In Sepp, Nina Kristin Nilsen writes about one of the most exciting destinies in Norwegian emigration history. Leonhard Seppala was of Kven lineage – from Skibotn in Troms. He emigrated to the United States in 1900, during the gold rush in Alaska. Nilsen writes about this era, the gold miners, immigrants and life in the Arctic in a way that will leave the reader breathless.
But Seppala's greatest claim to fame (in his time, he was one of America's best known people) didn't come from gold mining, but from dog mushing. When the small gold mining community of Nome – on the furthest west coast of Alaska, by the Barents Sea – was struck by a diphtheria epidemic, it couldn't be reached by neither boat nor plane.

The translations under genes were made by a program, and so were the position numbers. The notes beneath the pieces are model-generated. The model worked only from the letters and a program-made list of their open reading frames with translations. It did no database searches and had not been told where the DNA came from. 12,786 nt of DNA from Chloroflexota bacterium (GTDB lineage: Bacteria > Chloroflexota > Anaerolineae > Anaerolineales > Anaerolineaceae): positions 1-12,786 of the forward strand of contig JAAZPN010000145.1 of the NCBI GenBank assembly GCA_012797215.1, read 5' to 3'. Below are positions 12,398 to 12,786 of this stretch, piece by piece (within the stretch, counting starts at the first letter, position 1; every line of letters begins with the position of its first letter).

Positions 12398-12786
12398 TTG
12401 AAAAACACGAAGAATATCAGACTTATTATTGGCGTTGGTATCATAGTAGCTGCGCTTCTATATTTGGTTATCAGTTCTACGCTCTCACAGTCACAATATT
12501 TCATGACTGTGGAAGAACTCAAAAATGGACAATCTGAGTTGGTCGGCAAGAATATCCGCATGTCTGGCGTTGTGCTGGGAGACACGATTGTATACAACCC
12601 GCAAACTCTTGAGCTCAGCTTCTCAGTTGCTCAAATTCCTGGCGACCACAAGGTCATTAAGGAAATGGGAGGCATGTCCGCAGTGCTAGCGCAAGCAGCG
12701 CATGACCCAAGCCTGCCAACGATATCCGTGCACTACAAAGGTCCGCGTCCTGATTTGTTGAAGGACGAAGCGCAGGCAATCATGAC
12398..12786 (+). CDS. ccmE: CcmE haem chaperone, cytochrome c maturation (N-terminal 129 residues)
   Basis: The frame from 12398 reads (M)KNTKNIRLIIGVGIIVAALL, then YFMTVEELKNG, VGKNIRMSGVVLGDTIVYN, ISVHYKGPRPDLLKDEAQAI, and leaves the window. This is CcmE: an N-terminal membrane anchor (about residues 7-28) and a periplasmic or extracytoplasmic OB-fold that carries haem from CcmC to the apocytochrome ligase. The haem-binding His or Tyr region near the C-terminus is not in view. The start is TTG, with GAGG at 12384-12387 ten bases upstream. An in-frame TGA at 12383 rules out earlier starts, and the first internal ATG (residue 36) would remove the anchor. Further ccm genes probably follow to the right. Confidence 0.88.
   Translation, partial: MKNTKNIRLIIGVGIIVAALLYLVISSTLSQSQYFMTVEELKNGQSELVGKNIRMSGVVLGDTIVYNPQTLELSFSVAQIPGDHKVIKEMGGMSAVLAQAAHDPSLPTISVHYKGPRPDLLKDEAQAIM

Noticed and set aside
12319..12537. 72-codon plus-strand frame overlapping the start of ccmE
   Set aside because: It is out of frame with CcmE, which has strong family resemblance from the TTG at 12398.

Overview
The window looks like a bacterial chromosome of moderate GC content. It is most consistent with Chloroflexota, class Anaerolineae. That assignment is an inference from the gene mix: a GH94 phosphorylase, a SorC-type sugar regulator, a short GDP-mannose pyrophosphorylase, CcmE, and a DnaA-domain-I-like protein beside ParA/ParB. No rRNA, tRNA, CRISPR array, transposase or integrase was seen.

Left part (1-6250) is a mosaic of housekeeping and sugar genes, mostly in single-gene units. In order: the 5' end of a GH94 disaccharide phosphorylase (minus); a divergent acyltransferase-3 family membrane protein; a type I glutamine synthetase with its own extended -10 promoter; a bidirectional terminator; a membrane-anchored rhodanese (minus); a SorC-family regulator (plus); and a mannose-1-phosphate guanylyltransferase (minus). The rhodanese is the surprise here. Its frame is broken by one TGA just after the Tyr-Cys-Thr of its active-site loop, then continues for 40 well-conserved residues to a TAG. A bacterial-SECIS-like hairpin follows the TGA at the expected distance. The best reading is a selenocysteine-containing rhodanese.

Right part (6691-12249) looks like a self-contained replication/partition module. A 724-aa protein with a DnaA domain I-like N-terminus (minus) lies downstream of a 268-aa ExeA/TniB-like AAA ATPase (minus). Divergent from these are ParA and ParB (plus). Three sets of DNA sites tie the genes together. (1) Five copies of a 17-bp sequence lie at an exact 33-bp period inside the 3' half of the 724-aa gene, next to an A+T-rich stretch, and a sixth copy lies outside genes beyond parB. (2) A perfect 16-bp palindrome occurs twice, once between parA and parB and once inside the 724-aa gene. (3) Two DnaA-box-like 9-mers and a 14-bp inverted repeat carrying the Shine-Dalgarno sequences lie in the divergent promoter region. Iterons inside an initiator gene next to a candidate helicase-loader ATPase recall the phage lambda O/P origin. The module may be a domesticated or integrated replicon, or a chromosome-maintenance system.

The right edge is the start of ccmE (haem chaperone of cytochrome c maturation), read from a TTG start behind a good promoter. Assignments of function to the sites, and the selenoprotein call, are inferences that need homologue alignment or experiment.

It was mid-winter, with temperatures down to 45 degrees below zero and winds of over 35 m/s. In a sled relay that was followed by all of the United States via telegraph lines, the dog teams struggled through the Arctic tundra – and when they reached their destination, a new set of heroes was born.
To the top